M.T.C. Cronin
Their Reins
for A.F.C.

I try the hearts of men, and their reins, and give to every one according
to his conduct, and according to his device.
- AElfric, Died circa AD 1025

a publisher told me, is five dots – the first white and the next four black. I like this, the philosopher on the bare back of the palomino heading for dark mountains. If I had a horse perhaps I wouldn’t dislike horses so much. I don’t find them sexy or particularly interesting and tend to associate them with kicking people to death. Certainly, I think they’re at their best when off somewhere with other horses and am sure they don’t reciprocate the young girl thing. Do philosophers just have too much time to think? How do you go from horse-brain to human-brain and who cares where the dots lead anyhow? Philosophers are, of course, up on the horse and lost for the lot of us. If I could bear being up-close to those monstrous eyes I’d sidle up, grab their reins and simply lead them to water. But then, what is it they say, you can’t make them drink. Not like publishers. They think horses are an angle and the booze only runs out if you think it does. One told me once, in his cups, that poetry is sneaking up on dickheads...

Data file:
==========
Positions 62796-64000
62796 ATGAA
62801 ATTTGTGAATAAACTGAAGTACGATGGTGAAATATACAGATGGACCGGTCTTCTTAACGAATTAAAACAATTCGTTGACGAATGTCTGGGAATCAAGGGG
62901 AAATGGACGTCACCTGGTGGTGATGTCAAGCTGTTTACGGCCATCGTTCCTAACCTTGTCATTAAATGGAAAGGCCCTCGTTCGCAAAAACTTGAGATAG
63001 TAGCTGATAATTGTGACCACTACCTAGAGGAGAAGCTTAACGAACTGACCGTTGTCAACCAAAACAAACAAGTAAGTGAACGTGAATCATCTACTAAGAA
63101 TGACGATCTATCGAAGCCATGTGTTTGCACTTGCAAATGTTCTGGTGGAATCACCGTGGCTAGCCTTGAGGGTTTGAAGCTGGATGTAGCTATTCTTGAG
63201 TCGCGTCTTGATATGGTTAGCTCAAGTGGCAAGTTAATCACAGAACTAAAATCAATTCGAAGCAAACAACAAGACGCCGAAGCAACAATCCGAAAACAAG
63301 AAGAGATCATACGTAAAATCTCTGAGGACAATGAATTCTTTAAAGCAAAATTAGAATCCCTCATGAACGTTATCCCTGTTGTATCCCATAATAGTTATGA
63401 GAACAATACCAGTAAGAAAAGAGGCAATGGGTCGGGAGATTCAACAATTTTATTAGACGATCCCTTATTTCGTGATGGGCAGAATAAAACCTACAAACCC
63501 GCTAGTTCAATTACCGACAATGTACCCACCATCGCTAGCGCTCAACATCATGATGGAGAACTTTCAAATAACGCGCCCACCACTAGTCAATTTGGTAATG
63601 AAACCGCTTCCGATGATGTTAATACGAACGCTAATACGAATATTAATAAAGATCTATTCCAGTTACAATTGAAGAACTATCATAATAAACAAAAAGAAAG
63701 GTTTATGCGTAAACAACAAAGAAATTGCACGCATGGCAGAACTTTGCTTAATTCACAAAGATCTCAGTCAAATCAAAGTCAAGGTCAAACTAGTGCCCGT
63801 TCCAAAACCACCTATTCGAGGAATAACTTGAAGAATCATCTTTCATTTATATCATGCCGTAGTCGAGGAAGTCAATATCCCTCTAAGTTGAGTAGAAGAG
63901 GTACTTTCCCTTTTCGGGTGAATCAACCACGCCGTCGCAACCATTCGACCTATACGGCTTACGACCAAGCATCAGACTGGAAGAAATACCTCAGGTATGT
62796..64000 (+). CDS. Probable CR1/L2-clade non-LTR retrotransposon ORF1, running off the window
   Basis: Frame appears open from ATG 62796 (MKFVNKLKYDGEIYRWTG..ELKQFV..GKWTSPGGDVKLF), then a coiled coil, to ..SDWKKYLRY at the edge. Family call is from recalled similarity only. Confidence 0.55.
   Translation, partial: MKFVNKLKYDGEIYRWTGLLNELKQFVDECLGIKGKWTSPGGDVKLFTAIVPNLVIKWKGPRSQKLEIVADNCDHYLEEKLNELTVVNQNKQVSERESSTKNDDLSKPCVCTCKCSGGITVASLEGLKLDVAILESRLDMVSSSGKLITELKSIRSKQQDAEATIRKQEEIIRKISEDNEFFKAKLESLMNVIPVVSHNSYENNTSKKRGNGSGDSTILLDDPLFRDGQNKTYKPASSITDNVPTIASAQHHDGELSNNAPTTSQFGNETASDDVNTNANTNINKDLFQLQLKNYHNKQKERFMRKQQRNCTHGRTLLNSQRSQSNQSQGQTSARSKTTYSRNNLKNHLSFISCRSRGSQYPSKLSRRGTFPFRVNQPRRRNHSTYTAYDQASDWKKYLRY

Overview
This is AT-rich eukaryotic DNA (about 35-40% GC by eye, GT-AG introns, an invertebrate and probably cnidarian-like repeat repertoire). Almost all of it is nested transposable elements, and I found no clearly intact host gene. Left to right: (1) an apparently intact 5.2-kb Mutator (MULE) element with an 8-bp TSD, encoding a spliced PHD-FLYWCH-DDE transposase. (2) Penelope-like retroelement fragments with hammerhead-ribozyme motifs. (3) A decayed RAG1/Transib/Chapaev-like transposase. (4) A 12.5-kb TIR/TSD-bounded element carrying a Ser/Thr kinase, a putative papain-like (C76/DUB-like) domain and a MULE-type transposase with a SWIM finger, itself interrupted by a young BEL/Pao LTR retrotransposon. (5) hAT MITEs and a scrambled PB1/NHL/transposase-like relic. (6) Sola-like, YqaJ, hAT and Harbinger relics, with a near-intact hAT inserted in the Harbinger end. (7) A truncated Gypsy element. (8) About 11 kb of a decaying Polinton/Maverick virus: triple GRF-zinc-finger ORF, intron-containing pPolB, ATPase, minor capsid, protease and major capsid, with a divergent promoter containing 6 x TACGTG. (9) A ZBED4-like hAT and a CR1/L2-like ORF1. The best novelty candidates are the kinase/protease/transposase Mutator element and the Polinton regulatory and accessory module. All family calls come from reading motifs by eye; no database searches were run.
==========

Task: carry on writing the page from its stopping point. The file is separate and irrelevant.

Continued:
Someone else has mentioned him to me and I know him now, inhabiting the fragments of that story as if with a tenacious belief in the tenure of words. Who is he to me? One of the passions and messiness of everyday life? Excess fantasy, duplicity, coyness? He is someone I saw, someone I could see. Visible to me in a way that no motivations became implicated in voyeurism, so that all witness-bearing escaped performing the unseemly soul-flips of the failed audience. Evidentiary. It was as if before him the night’s wick was lit by a burning book so that I could read his dark face. As if the thirst of books drank him, slow and long, so that he fleshed out what in others were only ideas. Gauzed mountains, blue, how distant? And too many writers working away at the unmystery as if a description of the rumours of truth could be drawn from the wrong kind of attention. I would see him sitting working carefully with his pen to reduce the distinction between high and low. But only for a moment and the idiosyncratic pleasure in that. Likewise he would mingle like and dislike simply to beat out a tissue thin as the foreign concept and then lean his head to put his nose straight through it. There was one thing he said to me that I immediately knew found a place shaped like itself in my heart: You shouldn’t practise suffering. And I saw that he had a passion for it.